Best Independent Debuts of 2022 So Far

The last two years have been weird, to say the least. They not only made us rethink our priorities in life but also changed the way we lived and existed. Handshakes were replaced by fist bumps, hugs were replaced by a distant yet warmth-filled namaste. Yep, the times have changed. Thankfully, the one constant that was present during the madness of the brave new world was that it gave some very talented people the fuel they needed to ignite their engines of creation and put out music that helps shoulder us through these times. Here are the most promising debuts of 2022 so far.


New Delhi-based musician, Rushaki, has shed all inhibitions and bared it all while sharing her experiences in dealing with the tribulations, chaos, and everything else that culminates in the human headspace. Her debut album, She Speaks, kicks off with the brief track titled ‘chaos (skit)’ which is an introductory note from the musician. It welcomes the audience to her twisted wonderland and the album wraps up with ‘She Speaks’ which is a cry for help. In between is a vast sonic soundscape which emphasizes the need to scream to the world about her pain and agony. It leaves you longing for something more, but this is the point where the curtain falls, limiting any further access to her inner world.

Raman Negi

Raman Negi, a name almost every Indian independent music follower holds close to the heart through his former stint with indie rock as the voice of the rock band the Local Train. He broke many hearts when he parted ways with the band. However, when he embarked on a new journey by releasing the single ‘Mehroom’, it all made sense. The single can be interpreted as a lay down of what went through the musician’s mind before taking a tough decision, a decision in which apart from himself, only a few others showed belief.

The starts as a subtle a whisper and evolves into a high-pitched roar announcing the acceptance of the new metamorphosis. The fear still looms and the chaotic thoughts still ensue, however, what is also clear is the method to the madness and the unabashed embrace of the new space that Raman steps into. 


With his debut, Beauty & Bullshit, New Delhi-bred, Dohnraj brings forth the amalgamation of contrasting themes. The album which seems to have stemmed from various chapters of life and personal experiences, sees him talking about all the good and bad life is made up of. The album is essentially a plethora of sounds ranging from synth-heavy music to glam pop sound, held together at the helm heavily by the energy and the peppiness of the contemporary wave of music. The music at times sounds like the creation of someone who is confused with many thoughts zip-zapping through the mind, but at the same time someone who is damn good at handling that array of thoughts and churning out music that makes you smile. This music embraces the imperfections, works around them, and in the process gives birth to something which is imperfectly beautiful.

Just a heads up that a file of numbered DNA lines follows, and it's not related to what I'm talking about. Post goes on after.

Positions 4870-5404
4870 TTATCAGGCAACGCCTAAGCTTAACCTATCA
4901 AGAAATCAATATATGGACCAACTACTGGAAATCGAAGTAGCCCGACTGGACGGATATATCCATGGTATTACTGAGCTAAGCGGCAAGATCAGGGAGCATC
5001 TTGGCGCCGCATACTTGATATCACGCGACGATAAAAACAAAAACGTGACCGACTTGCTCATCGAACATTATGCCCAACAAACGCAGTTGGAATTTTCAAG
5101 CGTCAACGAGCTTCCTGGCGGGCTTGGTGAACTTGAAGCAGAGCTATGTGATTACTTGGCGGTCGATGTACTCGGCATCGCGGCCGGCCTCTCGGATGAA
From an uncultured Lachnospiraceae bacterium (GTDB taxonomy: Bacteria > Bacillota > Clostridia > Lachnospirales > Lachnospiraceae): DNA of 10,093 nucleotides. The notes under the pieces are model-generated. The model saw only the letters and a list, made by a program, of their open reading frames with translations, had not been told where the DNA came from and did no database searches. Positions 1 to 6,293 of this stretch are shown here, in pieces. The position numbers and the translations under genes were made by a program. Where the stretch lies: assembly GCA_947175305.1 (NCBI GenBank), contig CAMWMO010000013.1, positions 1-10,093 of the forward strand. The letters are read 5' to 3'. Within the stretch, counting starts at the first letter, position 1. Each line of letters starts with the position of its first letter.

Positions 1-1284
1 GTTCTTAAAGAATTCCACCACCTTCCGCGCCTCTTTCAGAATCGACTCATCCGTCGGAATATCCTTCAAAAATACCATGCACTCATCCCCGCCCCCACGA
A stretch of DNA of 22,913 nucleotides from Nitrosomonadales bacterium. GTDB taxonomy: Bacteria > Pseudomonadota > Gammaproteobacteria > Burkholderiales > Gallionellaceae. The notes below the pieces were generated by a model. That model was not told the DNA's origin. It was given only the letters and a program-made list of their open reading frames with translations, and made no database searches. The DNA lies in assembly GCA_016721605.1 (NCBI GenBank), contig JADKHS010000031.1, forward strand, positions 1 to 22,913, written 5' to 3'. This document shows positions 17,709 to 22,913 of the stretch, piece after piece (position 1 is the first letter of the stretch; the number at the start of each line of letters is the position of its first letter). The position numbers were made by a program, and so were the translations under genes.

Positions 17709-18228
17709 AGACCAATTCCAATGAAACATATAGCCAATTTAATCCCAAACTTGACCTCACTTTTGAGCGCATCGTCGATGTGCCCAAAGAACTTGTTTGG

Murder in Space

Welcome Home, the debut EP from New Delhi/Shillong-based duo, Murder in Space is a bold and brave step towards a niche soundscape, and paints a pretty eclectic and interesting picture with each stroke. Comprising six predominantly instrumental tracks, Welcome Home is a guitar-driven, groove-laden, with enough melodic transitions to make the listener sway gleefully while feeling that warm, fuzziness of returning to home after a long stint of wandering. Opening with the euphoric, ‘Monsoon’, chasing into the more aggressive, riff driven ‘Rush’ or the first single, ‘Change’, the EP has a certain accessibility factor going for it that will ensure its place in many playlists.


Mumbai-based songwriter Aarifah lets the world in on her experiences and dealings and emotions with her debut solo single, ‘Now she Knows’. She embraces the simplicity and twirls and twists it in such a way that the end product is a gorgeous, mesmerizing coming-of-age tale of an introvert who proudly wears the badge of her awkwardness and whispers to many others like her, it’s okay to feel awkward. It is easy to get caught up in this stunning, intimate and relaxed ditty thanks to the blissful muttering style of vocal delivery. The best part of it is the absence of plunging into over-singing and self-indulgence that many songs of such nature tend to do. It holds your hand, brings you closer and whispers things in your ears that let your weary heart rest. 

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